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LogicalConn012011

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ADVENTURES IN LOGIC FOR UNDERGRADUATES by Harvey M. Friedman Distinguished University Professor Mathematics, Philosophy, Computer Science Ohio State University LECTURE 1: LOGICAL CONNECTIVES (this text incorporates minor corrections to the text displayed in the lecture)

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LECTURE 1. LOGICAL CONNECTIVES. Jan. 18, 2011 LECTURE 2. LOGICAL QUANTIFIERS. Jan. 25, 2011 LECTURE 3. TURING MACHINES. Feb. 1, 2011 LECTURE 4. GÖDEL’S BLESSING AND GÖDEL’S CURSE. Feb. 8, 2011 LECTURE 5. FOUNDATIONS OF MATHEMATICS Feb. 15, 2011 SAME TIME - 10:30AM SAME ROOM - Room 355 Jennings Hall
AND, OR, NOT We start with one common way of connecting sentences. Suppose I tell you Mike is a wibel AND Jane is a zibel I don't know about you, but I don't know what this means! But there is something about this sentence that we do know. This sentence, taken as a whole, is true or false according to whether its two constituents are true or false. AND is an example of a logical connective. OR, NOT are also examples of logical connectives:

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AND, OR, NOT Mike is a wibel OR Jane is a zibel Again, this sentence, taken as a whole, is true or false according to whether its two constituents are true or false. Mike is not a wibel This sentence, taken as a whole, is true or false according to whether its one constituent is true or false. What is the rule that determines the truth value of these three example sentences in terms of the truth values of their constituents? TRUTH VALUES: T if true; F if false.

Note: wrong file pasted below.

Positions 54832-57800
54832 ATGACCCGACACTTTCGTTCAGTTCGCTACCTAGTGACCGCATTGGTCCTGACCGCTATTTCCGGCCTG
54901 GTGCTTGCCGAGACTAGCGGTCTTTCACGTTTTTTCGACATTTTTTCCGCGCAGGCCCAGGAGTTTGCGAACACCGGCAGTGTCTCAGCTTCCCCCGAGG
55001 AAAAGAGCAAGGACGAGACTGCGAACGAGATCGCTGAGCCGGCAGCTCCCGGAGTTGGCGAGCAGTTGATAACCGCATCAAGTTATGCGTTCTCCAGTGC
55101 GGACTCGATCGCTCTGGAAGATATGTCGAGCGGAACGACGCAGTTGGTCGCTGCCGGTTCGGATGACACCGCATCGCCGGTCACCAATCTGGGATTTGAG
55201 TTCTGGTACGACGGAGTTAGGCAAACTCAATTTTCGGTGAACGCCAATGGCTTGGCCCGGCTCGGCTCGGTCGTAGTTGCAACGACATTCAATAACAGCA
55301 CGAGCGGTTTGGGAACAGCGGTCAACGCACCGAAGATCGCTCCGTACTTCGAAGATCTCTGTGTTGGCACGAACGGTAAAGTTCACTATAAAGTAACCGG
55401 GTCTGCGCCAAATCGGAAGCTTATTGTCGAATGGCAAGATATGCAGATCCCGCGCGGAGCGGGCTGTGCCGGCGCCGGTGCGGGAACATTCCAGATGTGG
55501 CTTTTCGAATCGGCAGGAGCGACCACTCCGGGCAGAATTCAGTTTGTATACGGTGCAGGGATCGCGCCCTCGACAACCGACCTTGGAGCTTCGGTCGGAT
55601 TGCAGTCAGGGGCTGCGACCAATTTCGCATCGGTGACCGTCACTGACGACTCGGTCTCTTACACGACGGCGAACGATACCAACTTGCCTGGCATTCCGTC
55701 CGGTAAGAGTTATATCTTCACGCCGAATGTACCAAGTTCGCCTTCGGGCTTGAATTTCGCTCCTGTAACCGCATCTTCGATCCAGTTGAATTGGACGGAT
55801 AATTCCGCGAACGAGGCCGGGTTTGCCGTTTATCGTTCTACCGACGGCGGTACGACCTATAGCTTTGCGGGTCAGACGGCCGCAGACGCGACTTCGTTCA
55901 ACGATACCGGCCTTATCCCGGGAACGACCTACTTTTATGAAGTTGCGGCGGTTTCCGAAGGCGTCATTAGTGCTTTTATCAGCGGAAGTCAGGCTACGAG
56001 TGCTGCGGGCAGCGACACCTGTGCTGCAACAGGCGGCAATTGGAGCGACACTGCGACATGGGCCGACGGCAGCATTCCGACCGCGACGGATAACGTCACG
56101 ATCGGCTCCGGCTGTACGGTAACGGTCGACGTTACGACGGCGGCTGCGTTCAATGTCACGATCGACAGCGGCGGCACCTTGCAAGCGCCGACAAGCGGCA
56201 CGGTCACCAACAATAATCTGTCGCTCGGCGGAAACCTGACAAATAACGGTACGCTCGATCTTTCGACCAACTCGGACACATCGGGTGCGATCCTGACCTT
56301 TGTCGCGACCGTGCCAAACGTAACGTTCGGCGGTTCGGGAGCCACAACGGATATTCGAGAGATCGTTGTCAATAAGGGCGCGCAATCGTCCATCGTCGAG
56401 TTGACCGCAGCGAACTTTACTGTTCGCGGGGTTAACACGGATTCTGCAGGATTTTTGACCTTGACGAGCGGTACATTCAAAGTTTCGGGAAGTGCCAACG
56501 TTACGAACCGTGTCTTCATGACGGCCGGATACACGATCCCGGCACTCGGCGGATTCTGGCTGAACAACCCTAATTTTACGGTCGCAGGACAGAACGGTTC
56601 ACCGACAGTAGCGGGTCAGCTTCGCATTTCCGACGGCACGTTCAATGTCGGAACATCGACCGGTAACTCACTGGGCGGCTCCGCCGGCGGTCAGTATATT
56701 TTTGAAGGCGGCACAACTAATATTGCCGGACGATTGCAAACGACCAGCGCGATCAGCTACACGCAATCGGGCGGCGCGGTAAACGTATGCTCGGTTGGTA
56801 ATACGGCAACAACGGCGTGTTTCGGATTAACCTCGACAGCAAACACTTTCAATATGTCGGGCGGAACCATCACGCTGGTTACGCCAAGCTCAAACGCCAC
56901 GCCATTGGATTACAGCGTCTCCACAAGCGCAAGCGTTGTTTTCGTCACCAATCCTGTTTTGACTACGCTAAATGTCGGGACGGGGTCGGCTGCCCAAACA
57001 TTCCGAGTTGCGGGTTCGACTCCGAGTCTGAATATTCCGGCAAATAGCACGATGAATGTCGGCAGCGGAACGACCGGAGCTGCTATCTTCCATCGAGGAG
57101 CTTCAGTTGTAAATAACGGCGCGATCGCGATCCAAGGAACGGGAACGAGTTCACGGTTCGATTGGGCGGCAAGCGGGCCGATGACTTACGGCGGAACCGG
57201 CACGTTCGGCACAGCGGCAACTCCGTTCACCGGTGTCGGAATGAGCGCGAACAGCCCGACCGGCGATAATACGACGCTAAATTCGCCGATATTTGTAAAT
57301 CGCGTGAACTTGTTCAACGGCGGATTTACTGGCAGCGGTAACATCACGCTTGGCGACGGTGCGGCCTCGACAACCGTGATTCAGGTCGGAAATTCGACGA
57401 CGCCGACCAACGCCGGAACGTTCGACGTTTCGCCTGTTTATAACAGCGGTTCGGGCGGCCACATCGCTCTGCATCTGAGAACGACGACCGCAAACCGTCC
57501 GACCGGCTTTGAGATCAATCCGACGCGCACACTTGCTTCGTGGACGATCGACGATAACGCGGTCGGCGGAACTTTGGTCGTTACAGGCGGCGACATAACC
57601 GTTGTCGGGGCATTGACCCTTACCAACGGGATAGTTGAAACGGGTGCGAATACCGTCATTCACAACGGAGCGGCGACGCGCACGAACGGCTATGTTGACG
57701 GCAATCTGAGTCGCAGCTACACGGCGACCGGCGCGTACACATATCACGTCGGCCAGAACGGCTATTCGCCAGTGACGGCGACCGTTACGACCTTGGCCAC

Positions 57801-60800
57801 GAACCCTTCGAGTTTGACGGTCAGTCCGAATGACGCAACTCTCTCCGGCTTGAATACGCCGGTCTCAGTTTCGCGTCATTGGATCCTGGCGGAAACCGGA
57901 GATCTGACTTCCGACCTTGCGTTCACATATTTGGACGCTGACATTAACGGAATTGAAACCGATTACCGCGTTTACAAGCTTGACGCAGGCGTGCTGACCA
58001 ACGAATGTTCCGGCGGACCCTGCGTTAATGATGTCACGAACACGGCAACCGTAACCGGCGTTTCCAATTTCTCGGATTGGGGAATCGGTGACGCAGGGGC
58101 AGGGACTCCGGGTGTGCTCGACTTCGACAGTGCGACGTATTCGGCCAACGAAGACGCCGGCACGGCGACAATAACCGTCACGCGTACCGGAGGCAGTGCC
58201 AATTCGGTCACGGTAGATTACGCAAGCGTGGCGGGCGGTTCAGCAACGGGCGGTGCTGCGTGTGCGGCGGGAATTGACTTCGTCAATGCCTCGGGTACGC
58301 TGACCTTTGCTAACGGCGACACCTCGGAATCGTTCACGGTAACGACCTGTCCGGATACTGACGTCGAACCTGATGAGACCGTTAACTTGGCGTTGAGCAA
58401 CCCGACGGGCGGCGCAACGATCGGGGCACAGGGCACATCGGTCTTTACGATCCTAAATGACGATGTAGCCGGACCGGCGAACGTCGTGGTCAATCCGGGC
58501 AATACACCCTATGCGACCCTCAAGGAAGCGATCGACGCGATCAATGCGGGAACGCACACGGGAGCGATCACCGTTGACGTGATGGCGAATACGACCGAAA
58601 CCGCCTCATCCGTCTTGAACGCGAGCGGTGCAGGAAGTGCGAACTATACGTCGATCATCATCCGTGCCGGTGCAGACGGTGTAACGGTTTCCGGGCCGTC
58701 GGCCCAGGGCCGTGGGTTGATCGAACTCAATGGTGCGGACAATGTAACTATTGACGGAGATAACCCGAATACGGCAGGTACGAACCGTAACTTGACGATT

RULES FOR AND, OR, NOT THE TRUTH TABLES Using letters for the constituents, we write A B (A and B) A B (A or B) ¬A (not A) There are four possibilities for A,B. A B A B A B ¬A T T T T F T F F T F F T F T T F F F F T

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LOGICAL EQUIVALENCE: REDUCING CONNECTIVES Two formulas are logically equivalent (written ) if and only if they have the same truth values under the same assignments of truth values to their aggregate letters. E.g., (A B) (B A) (C ¬C) It is also easy to check that A B ¬(¬A ¬B) A B ¬(¬A ¬B) CHALLENGE. Every propositional formula in ¬, is logically equivalent to one in ¬, . Every propositional formula in ¬, is logically equivalent to one in ¬, . (Use induction).
COMPLETENESS OF CONNECTIVE SETS We have been using the connective set ¬, , . This set is logically complete in the following sense. Let S be a set of assignments of truth values to the letters A 1 ,...,A n , n 1. There is a propositional formula in ¬, , ,A 1 ,...,A n which has truth value T under exactly the assignments in S. Because of the reductions from the last slide, we conclude that the connective sets {¬, } and {¬, } are also complete. The connective set { , } is not complete because every propositional formula in { , ,A} is T under some assignment.

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